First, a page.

I gave the advice “Fake it ’til you make it,” before. I did it happily, borderline smugly even.
Usually, I follow it up with a classic career story of mine, which I will now tell to you (Lucky you; Please imagine me smoking a pipe in a mahogany office).
Many moons ago, on the first day of my first real journalism job in NYC, my editor asked me to write “umbrella quotes” for a few features being printed in the next issue of the business magazine I wrote for.
I had no idea what an umbrella quote was.
My boss, however, was not the type of woman you asked a basic question of.
She was harried, and hurried, and I just knew it would be a mistake.
So I faked it and said, “sure.” Google didn’t come up with a clear answer. I took the elevator downstairs and paced the busy city street while I called my roommate and closest friend, an English Ph.D. candidate who was not in class at the moment.
She knew what it was right away: the large-print quotes that are pulled from the feature to break up the text, more generally known as “pull quotes.” I ran back upstairs and finished the assignment in minutes.
So yes, I faked it when I took on the assignment without flinching, but the faking stopped there. Then I got resourceful and solved the problem with help from a good friend.
And this is where the general advice to “Fake it ’til you make it,” is often misinterpreted.
On Faking It
Many of us feel like we are faking it, a lot of the time. And we DO need to fake it: to get an opportunity; to be invited to a meeting; to land a new client; to start an assignment that stretches us. We smile, and nod, and take a seat close to the boss.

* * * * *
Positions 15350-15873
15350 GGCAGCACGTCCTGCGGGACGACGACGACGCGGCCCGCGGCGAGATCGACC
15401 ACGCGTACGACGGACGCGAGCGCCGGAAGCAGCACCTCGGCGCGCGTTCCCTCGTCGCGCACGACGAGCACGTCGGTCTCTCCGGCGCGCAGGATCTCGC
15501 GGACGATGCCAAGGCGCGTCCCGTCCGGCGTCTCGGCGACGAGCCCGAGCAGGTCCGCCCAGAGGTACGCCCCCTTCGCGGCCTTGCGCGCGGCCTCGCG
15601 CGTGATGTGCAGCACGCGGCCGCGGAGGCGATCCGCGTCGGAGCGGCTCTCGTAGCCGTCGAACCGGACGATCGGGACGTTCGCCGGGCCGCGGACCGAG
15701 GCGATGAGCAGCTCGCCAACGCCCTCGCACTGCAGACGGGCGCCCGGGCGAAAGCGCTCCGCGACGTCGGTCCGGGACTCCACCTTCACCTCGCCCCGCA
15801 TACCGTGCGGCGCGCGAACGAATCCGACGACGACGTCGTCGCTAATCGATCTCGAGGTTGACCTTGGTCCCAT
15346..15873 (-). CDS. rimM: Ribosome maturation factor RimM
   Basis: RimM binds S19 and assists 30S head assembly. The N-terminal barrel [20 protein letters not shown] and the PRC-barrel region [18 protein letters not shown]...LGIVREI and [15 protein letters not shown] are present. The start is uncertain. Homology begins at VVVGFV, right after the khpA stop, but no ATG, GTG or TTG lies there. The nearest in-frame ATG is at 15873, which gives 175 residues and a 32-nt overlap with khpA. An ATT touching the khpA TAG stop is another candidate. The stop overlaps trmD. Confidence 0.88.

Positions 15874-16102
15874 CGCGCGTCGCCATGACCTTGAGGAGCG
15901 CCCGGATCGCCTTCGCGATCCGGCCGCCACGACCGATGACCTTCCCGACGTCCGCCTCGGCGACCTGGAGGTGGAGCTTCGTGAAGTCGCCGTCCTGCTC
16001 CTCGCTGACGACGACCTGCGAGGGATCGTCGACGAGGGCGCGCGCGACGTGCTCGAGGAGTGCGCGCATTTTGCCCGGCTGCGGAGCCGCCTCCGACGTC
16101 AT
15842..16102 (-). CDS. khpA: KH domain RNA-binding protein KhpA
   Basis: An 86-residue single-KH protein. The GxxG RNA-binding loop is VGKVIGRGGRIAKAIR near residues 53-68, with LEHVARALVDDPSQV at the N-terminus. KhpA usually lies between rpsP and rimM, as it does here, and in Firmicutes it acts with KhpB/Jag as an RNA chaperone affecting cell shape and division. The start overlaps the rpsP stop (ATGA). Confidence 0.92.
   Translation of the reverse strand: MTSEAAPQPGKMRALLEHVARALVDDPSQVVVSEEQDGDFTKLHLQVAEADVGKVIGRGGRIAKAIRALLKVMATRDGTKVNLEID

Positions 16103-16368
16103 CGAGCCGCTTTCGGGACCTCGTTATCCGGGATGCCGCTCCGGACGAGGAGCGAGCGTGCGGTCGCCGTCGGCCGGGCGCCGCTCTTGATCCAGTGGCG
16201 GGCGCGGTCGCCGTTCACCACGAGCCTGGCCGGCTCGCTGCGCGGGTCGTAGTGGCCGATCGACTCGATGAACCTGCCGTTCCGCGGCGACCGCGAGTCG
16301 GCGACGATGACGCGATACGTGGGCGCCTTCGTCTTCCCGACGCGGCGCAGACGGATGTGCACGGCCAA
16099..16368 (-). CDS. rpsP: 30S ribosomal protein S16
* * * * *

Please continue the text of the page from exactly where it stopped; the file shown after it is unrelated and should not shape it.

But between the faking it, and the making it, comes lots of thought, hard work and problem-solving.
On Making It
This is not sexy. It’s not exciting. But it is deeply satisfying. In some ways, more than the “making it” part.
In my umbrella quote story, I finished the work, my boss was pleased, and I got to keep my job.
But what solidified this story into near legend in my memory was the bond between my roommate and I. She bailed me out in a time of high panic. It was emblematic of our early days living in New York City: a jumble of apartment hunting, job hunting, free food hunting, and savoring the flood of new experiences.
On Journey Thinking
Every day felt like a struggle to survive. Everything was exhilarating and overwhelming. Together we learned to love the challenge. At the risk of being as cliche as “Fake it ’til you make it.” We learned to, “love the journey.”
So, I came to prefer a different phrase. This is an Ernest Hemingway quote about loving the journey. “It is good to have an end to journey toward; but it is the journey that matters in the end.”
This journey-thinking, rather than being too focused on “faking it” has taken me farther in my career, and in my life. It certainly made things more fun.
If you can learn to savor problem-solving—and the journey—you won’t be faking it for long.